One of the things most prized about a Sharpie Marker when labeling a console is that it is indelible. It quickly dries and once it does it is indelible. You can sweat on it, spill on it and rub your hands across it and your labels remain eligible.
Unfortunately, lots of console labeling is done in the dark and sometimes things get Sharpie ink on them when that was not your intention.
Here’s a link to a page of handy tips about removing Sharpie marks from places you don’t want them.
Our favorite remedy is to use toothpaste!
We know that every sound person has a Sharpie in his pocket for console labeling, but his guy gakes the Sharpie way beyond just mixer marking.
Moose Cates, from our own home town in North Carolina, has chosen the Sharpie as the medium for some amazing art work.
Click here to see some of his art work.
Tape on event sites has a tendency to grow legs and walk away. It is useful, portable and generic.
If you want to make sure you hang on to your console marking tape until the last inch is used, take your Sharpie Marker and write your name on the inside of the hub. That way, no one can say “I thought it was mine”.
One sign that a singer has “made it” is a custom bejeweled microphone that is theirs and theirs alone. Snoop Dog to Beyonce to Diddy. They all have mics that are customized for just them.
Now the man at the mix position can have a little bling of his own. Instead of just a regular Sharpie Marker, how about a shiny stainless steel marker?
The Sharpie Stainless Steel marker has the same fine point design that most mixers prefer when marking a console, but it comes with a stainless steel barrel and is refillable, using the same waterproof, smear proof and fade resistant ink.
The Sanford Sharpie Marker is the industry standard for labeling sound consoles and other electronic gear. Every well-prepared tech has one in his pocket.
When you use properly coated label tape like Shurtape P724, then Sharpie bleed through (bleeding through the tape and onto the equipment).
The problem comes when, usually in the dark, you overshoot the label tape with your labeling and get ink on the equipment. It is designed to dry quickly, so unless you wipe it almost immediately, it is there to stay.
If you want to remove it, the best solution is to rub it very gently with a soft, clean rag and some acetone (available at the hardware store).
Take extra care when working on or around screened surfaces that have text, numbers and other information printed directly on the equipment.
With a little care, you can have the equipment looking brand new.
Tape specs and descriptions tend to be a little mysterious (e.g. “adhesion to steel”), and the description of Shurtape 724 includes one of those terms.
The term is “flatback”.
What this refers to is the smooth “flat” finish for the non-adhesive side of the tape. The most popular paper tape is masking tape, and it has a “creped” textured finish as opposed to being smooth.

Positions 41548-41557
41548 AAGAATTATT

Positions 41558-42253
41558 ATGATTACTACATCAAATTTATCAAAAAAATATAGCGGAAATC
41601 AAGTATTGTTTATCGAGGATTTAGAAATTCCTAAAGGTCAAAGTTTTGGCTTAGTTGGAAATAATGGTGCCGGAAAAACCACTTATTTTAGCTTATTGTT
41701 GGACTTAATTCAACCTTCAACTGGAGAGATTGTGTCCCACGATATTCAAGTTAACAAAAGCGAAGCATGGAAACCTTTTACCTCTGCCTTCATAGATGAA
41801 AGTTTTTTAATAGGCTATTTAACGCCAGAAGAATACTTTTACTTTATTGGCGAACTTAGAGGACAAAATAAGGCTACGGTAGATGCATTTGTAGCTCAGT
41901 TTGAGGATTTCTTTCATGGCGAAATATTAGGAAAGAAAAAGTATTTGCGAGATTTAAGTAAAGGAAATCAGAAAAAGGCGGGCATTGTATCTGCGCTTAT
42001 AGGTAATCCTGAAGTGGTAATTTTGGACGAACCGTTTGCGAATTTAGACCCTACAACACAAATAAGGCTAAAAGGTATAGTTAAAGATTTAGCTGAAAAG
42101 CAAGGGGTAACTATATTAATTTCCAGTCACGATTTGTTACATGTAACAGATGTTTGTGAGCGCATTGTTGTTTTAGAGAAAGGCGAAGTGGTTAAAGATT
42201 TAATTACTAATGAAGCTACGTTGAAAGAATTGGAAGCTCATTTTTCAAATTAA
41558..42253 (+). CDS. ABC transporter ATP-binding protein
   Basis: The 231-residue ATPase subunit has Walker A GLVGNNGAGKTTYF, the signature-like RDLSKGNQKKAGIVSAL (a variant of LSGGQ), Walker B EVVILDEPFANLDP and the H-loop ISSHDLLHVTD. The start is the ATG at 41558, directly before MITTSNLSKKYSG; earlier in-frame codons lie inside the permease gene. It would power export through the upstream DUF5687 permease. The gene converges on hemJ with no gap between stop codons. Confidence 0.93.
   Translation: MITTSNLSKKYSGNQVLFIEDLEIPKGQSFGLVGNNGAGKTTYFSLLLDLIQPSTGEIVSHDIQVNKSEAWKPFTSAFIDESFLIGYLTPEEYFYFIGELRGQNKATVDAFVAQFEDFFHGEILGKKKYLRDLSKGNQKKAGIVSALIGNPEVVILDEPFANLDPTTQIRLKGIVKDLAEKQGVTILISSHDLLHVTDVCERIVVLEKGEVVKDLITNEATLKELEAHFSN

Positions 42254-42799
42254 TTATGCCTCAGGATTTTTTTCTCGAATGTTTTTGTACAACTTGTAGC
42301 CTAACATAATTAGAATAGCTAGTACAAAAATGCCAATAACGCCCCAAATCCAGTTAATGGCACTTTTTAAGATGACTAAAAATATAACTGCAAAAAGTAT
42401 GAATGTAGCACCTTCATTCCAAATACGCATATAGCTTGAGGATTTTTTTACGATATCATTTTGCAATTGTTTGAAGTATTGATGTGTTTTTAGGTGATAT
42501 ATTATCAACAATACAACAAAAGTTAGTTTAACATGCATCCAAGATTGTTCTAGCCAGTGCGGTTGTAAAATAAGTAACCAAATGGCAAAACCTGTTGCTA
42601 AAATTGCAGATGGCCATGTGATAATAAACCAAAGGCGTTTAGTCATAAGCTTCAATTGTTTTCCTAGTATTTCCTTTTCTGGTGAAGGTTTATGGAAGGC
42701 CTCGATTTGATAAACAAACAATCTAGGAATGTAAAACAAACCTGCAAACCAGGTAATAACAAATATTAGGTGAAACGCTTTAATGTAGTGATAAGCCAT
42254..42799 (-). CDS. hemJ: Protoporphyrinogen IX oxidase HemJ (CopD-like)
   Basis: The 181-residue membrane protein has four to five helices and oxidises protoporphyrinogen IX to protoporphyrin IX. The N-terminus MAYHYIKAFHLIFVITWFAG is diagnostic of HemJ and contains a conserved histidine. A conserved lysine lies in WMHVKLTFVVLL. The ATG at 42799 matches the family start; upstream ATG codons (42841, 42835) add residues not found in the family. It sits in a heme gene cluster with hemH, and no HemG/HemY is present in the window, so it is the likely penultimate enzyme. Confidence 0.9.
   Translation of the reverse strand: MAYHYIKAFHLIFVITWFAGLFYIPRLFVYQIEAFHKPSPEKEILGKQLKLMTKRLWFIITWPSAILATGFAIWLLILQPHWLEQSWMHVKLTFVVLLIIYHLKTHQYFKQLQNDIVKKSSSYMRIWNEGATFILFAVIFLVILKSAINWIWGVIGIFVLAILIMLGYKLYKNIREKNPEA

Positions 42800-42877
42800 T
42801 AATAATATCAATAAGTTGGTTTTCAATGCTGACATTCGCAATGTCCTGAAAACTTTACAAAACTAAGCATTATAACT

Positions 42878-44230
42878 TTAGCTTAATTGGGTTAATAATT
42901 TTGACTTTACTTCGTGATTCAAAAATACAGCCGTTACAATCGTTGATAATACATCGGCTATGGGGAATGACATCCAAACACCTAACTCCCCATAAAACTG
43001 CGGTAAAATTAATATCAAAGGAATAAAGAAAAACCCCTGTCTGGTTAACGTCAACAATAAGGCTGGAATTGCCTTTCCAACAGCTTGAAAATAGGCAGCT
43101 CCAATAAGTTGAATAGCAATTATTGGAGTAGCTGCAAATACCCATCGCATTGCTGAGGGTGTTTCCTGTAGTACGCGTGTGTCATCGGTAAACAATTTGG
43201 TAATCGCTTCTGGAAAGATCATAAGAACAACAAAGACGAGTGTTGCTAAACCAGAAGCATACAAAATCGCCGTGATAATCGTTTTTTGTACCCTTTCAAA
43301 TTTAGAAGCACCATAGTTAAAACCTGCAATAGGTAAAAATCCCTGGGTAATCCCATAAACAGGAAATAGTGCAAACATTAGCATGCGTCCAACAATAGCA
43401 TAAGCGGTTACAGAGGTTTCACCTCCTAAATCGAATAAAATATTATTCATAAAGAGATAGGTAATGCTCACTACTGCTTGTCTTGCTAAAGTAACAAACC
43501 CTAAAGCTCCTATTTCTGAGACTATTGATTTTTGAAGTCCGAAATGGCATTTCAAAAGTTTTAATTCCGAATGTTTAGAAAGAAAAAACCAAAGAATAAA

Being “flatback” means that 724 paper tape has a smooth surface for writing or printing. This is one of the features that makes it so compatible with the Sharpie Marker every sound or lighting tech has in his pocket.
For a limited time, we’ll throw in the sound man’s favorite tool-A Sharpie Marker for console labelingHB with any order of $300 or more.
$300+ orders are also eligible for an automatic 5% discount applied at checkout.
Get ’em while they last. Click here to order.
Trying to figure out where the other end of a cable in a bundle of computer wires can be a real headache. They run behind the desk, around the corner and to the back of a dark computer. They all look the same and when you’re not watching they seem to multiply on their own.
Before you cable a new computer, create labels for both ends of the cable so that they are easy to trace.
Take two short pieces of Shurtape 724 paper tape and wrap them around each end of the cable so that they adhere sticky side to sticky side. Cut the ends so that they are clean.
Using a Sharpie Marker, label each end of the cable with the same information so that you will know what each wire is supposed to do.
The Sharpie Marker is the instrument of choice for marking sound mixing consoles that are labeled with paper label tape.
The Art and Creative Materials Institute (ACMI) certifies these markers to be safe and to contain no toxic materials in levels that could be injurious to humans.
This certification says that that the markers should be considered non-toxic for “normal use”. One of those uses is labeling on paper products.
I monitor a lot of forums related to live concert production and recently came across a discussion of the best thing to use for labeling mixing consoles.
One forum poster recommended using strips of dry erase material and then immediately followed up with the comment that he was constantly erasing the markings with his hands when using the mixer.
So, you’re erasing the strips, your hands are covered with marker ink and you are recommending this method to others?
The whole point of dry erase material is that, when used with the proper marker, it can be quickly erased and used again.
I remember needing to use a dry erase board once, and I couldn’t find a dry erase marker, so I reached into my pocket and pulled out a Sharpie Marker (every good sound person has one) without ever giving it a second thought.
Needless to say, Sharpies are not “dry erase” and now my whiteboard is totally useless.
Dry erase is definitely not the way to go.